The Dot-com Era Lives on with ‘City of Sales’ – Jay Goodey, Onceit

What if we counted all the times that a great idea has been pitched with a question, starting with “what if.” Would the trend show that most ventures conceptualised with the question “what if,” had eventually found success? Business is all about gaining a competitive advantage, either by being unique, or by being better than your competitors. Whenever the “what if” question is asked, someone is thinking differently, creatively. They’re coming up with something new; a different approach of solving things. When starting Onceit, Jay was asking, “What if the fashion forward all over could have easy access to the covetable sales found in Auckland.” What if.

“The premise for Onceit was taking physical designer sales, and putting them online in a way that kept brand integrity and excitement [intact],” said Jay.

Straightforward as it sounds, the marketing concepts behind it are not. Designer brands induce such hefty reductions on your wallet because of two things: quality and brand equity. Lower either of those, and in most instances, the price will fall. Inversely, if the price is lowered, the value of the brand falls. Onceit preserves the value normally found in the brand equity by only offering the discounted prices for a very short period of time, therefore maintaining the product’s perceived worth by communicating to the customer that they were fortunate in securing the deal.

“For one, retailers work on much bigger margins than most people realize. Most fashion retailers are marking up one hundred, to one hundred and twenty percent from wholesale prices. We work on smaller margins on the basis that we move the quantity through our databases, and we keep our overheads lower than retail. It’s a numbers game, but on good sales it works out really well. We are also working on more in-house product which has better margins too.”

After engaging in a bout of virtual shopping from the comfort of our couches, most of us are forced to lay the credit cards to rest for a couple weeks so that our balances can recuperate. Jay does the majority of the Onceit sales on consignment, so a massive stock purchase was not required to start out with. Other considerable costs arose when Goodey was starting his business though, but Jay did not take on any outside investment.“We bootstrapped the start up phase of our business. I had some funds I invested, and we partnered with a web company Pixel Fusion, who invested in the web build and have a minority stake in the company. In a way, I am really proud we didn’t take on equity, don’t have any loans, and we have been able to fund all our growth ourself. Then again we were definitely under-resourced, and if I was to do it again I probably wouldn’t want to start with so little capital.”

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“I think it’s a fine balance; working with your partner and being able to leave work at work,” says Jay about having his wife as his business partner. Contrary to the popular belief that partnerships in business should not contain a romantic element, the Goodeys find that, together, they make a stronger team. “I think Cat really balances me out, she makes sure it’s not “work” all the time.”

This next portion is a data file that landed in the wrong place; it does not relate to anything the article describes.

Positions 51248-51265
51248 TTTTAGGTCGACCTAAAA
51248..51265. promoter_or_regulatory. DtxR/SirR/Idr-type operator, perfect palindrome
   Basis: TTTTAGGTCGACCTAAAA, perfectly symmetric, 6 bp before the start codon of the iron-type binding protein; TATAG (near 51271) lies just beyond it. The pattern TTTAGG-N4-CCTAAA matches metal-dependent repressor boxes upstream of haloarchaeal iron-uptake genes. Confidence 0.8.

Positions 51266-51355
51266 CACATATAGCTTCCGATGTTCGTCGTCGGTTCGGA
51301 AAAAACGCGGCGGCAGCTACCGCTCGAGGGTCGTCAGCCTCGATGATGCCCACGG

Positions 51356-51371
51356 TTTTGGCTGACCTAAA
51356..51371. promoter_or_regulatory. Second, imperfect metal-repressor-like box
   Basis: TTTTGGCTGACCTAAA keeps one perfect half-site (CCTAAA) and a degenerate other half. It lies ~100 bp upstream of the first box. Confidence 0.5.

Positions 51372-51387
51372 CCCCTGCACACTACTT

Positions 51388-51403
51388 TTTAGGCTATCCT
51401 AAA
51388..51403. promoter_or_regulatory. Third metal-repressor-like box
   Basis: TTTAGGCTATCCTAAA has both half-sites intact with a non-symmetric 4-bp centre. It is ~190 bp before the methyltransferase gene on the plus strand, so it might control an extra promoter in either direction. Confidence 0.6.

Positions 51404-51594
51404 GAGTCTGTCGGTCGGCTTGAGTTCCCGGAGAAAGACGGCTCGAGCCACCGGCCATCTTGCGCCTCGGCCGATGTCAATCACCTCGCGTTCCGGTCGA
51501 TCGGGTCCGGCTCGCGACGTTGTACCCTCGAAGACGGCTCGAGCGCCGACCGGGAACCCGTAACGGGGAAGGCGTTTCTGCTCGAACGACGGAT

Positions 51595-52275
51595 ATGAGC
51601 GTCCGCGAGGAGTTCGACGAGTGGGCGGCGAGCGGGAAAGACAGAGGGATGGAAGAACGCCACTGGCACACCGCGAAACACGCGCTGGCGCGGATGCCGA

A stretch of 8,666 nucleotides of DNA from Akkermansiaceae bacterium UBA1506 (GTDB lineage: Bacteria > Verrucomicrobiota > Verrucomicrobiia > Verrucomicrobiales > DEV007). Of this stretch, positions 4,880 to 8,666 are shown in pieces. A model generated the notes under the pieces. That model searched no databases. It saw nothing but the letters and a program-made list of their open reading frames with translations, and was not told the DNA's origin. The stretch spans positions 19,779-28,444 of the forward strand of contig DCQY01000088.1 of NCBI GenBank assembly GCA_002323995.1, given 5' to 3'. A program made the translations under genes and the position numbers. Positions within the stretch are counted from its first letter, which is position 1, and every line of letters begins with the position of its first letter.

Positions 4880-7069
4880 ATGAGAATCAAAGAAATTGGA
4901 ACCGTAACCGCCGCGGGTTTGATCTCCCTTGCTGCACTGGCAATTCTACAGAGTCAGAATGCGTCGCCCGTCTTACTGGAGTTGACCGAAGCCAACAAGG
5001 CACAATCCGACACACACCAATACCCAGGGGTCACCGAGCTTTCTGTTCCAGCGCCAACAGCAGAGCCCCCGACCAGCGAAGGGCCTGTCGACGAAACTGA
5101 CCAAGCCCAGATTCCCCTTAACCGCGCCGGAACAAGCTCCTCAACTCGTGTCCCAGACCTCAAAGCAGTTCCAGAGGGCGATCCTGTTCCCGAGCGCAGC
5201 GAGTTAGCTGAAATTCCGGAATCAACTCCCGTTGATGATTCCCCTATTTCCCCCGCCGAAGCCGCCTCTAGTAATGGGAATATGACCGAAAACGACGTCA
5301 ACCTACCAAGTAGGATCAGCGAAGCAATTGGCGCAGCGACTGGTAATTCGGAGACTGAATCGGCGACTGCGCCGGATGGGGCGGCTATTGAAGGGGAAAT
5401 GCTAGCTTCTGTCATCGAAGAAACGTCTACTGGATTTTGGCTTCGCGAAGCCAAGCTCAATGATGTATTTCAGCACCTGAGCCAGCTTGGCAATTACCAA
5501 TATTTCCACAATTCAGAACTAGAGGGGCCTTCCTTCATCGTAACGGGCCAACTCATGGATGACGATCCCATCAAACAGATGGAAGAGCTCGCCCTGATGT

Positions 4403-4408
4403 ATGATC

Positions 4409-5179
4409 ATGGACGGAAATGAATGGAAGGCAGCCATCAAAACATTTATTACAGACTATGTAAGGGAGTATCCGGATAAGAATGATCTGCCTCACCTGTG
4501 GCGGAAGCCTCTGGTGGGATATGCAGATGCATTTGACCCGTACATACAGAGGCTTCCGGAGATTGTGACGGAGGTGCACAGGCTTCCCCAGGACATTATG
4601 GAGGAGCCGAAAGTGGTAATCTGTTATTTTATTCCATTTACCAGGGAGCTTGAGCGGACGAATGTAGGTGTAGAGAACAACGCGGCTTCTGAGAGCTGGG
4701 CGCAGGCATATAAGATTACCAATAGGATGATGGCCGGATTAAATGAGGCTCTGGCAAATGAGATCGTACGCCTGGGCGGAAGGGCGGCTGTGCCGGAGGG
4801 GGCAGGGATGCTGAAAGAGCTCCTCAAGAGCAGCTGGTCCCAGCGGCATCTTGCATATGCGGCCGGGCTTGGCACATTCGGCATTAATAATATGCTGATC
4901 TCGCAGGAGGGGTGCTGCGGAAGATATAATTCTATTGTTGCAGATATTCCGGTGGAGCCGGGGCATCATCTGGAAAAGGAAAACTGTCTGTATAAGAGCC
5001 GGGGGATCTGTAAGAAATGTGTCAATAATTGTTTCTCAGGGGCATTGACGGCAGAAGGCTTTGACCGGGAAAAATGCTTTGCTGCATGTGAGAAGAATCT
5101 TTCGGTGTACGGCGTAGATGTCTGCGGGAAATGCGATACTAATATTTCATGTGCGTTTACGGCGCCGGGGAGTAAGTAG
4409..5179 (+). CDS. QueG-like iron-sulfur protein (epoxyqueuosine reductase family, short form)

Although Jay now commands a small workforce, caters to over one hundred and twenty thousand (120,000) members, and has products displayed on over forty three thousand (43,000) individual Facebook timelines, Onceit’s beginnings were humble. “Initially it was just me working in the business,” said Goodey, “so in the day I would be booking in brands, answering customer emails and phone calls, uploading all the sales, managing social media, and doing accounts. And then at night, my wife Catriona would come to the office after her day job, and help me pack out customers orders till eleven or twelve at night. We would normally go back early the next day, at six or seven in the morning, and finish packing orders. And then do it all again the next day.”

One of the tools Jay uses to drive sales at Onceit is social media. The opportunities available to brands through the use of micro-blogging platforms like Facebook and Twitter simply didn’t exist prior to the digital age, or at least not so cheaply. Onceit is able to push out an update on Facebook, and within minutes, watch a response materialize in the form of sales.

Social media experts hold heated debates about which platform is the best for selling products, and with the trends constantly changing, it can be difficult to know what to use. To complicate matters, the engagement on any given platform varies by location. For example, in the US, Pinterest users spend more time and money on posts selling products, than users of Facebook do, the biggest social network in the world. In New Zealand, YouTube and Facebook are the preferred social networks of our population, followed by LinkedIn. Jay stratifies his social media assets, using each platform for a different purpose. “Facebook is our biggest audience and produces the most leads and engagement. We are getting really good return on Facebook investment. For instance, we might post a popular style on our page that’s been on sale for a few hours and all of a sudden sell another twenty to thirty more units in the space of five minutes. We are just getting into Instagram. Unfortunately, the down side is it’s not easy to link back to an external site. Twitter we more use [as] a way for customers to contact us.”

 

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